According to the Office for National Statistics (ONS), an estimated 1.1 million people are experiencing symptoms persisting for more than four weeks after their first suspected Covid-19 infection that is not explained by other causes. Around 405,000 suspected they first had Covid-19 at least one year previously and 211,000 or 19 per cent reported that their ability to undertake activities had been ‘limited a lot’. The age group most affected was those aged 35-69.
Unlike Covid-19, where the most seriously affected are concentrated among the most elderly, long Covid is very much a working-age condition. Employers should beware.
Although understanding of the mechanism by which the virus triggers such profound and widespread symptoms is developing, a raft of cohort studies provides consistent evidence that it is both a real phenomenon and, in many cases, extremely debilitating. The wide range of symptoms include: fatigue, brain fog, anxiety, shortness of breath, joint pain and cardiological issues.
Personal injury claims
Few claims have so far been brought against employers or occupiers of premises for Covid-19 disease. The evidential difficulty of proving causation – that the disease was caused as a result of a breach of the employer’s or occupier’s duty of care to the individual – will make the majority of claims unattractive.
With long Covid, however, the potential claim value could be very significant indeed. Many sufferers may be unable to return to their previous employment for a significant period, if ever. That may make such claims more attractive to claimants’ solicitors and worth the evidential effort.
Even so, many claimants will face considerable difficulty proving that the long Covid symptoms complained of were indeed a result of initial the disease rather than arising from some other cause.
Employment law and health and safety issues
For many employers, a greater risk of personal injury claims arises from a failure to effectively manage the return of vulnerable sufferers to the workplace. Employers face the prospect of a significant number of workers returning with a reduced capacity to undertake their previous duties, whether physically or mentally.
Ongoing ailments might be aggravated, or fresh injury caused, by a failure to adequately assess the individual’s (reduced) capabilities and to introduce reasonable adjustments, rendering the employer liable for the additional harm suffered. These failures may also potentially amount to disability discrimination.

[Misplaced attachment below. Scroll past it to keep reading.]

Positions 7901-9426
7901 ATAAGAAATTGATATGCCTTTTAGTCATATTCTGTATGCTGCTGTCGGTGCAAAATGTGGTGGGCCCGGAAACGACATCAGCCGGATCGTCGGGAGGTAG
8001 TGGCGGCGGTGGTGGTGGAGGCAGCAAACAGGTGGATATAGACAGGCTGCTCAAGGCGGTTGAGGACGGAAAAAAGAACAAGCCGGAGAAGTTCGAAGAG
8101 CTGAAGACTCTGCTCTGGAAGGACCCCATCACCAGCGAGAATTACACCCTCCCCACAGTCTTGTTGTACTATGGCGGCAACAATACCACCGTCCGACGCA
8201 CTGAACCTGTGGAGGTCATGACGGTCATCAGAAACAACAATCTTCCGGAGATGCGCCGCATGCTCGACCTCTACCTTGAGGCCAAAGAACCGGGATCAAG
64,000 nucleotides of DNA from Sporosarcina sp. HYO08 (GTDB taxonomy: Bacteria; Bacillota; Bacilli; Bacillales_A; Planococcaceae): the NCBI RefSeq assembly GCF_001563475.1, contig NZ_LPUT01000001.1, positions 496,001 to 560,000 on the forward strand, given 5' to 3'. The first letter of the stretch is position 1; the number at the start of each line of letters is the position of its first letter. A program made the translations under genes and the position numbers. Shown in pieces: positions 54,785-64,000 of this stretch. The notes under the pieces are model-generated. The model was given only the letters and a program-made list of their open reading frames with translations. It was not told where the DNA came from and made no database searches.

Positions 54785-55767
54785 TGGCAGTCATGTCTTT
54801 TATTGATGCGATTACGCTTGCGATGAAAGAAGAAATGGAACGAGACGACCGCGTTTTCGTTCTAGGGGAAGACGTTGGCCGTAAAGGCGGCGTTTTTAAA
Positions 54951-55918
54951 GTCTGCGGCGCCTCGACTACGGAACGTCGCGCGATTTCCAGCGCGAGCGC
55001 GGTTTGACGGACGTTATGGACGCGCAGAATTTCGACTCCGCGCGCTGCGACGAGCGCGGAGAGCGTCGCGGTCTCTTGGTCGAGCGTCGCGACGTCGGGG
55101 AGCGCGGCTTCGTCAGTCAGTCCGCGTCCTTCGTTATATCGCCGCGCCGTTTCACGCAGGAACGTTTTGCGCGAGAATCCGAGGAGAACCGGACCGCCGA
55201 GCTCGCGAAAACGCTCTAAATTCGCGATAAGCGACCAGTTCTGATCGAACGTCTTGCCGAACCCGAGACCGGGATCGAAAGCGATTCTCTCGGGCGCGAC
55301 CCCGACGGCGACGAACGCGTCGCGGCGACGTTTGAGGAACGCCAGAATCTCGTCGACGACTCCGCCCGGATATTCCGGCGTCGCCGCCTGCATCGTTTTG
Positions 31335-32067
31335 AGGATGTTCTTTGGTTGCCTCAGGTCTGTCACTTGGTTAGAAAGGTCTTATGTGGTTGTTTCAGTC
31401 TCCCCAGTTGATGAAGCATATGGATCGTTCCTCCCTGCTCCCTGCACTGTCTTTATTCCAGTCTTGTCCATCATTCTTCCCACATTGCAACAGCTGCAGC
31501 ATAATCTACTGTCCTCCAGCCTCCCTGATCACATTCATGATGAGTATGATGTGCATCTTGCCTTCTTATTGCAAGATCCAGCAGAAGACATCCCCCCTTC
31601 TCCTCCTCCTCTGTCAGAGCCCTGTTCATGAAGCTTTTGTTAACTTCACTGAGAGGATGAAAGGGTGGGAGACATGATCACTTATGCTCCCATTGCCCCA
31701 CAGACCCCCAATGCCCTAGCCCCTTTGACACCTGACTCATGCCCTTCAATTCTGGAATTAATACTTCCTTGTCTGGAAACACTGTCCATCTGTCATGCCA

Not every employee with long Covid will meet the legal definition of disability contained in the Equality Act 2010. They must have ‘a physical or mental impairment, which has a substantial and long-term adverse effect on their ability to carry out normal day-to-day activities’. Many sufferers are unlikely to meet the test for ‘long term’, which means that the condition has lasted or is likely to last 12 months or more. If they do, they have protection from disability discrimination and there is a duty on their employer to make reasonable adjustments to alleviate any substantial disadvantage.
By their nature, assessments of whether an employee is disabled are fact-specific and should be determined on a case-by-case basis. They are also dynamic; an employee may not be deemed disabled at one point in time but may be at a later stage. Employers should also consider those indirectly affected, as well as those who are suffering with long Covid, such as those caring or living with someone who has the condition.
Workplace stress claims may also increase as employees struggle to cope with the demands placed on them, and employers should consider their mental health support. Common symptoms complained of by long Covid sufferers are anxiety and depression.
A failure to assess the returning employee’s capabilities properly, to consider suitable adjustments and to monitor their progress may be considered a breach of the employer’s duty of care. This may leave them exposed to a personal injury claim in respect of any psychiatric injury and losses attributable to that failure.
It may also result in a breach of the implied term mutual trust and confidence which underpins the employment relationship and could lead to other legal claims, such as constructive dismissal.
Employers should seek support from occupational health or private healthcare providers, for both diagnostic guidance and assistance with suitable adjustments and the management of long Covid in the workplace. Some also run specific long Covid programmes.
They should also think creatively about their internal resources. For example, building flexibility in their HR processes, developing staff support groups for those who have been affected (directly or indirectly) and training managers to increase awareness.
Long Covid is a developing area, both scientifically and regarding its impact on the workplace. Employers should stay informed, support their employees, and take practical measures to reduce the risk of costly legal claims.
Gregor Woods is a partner in the defendant personal injury team and Anna Cope a partner in the employment group, both at CMS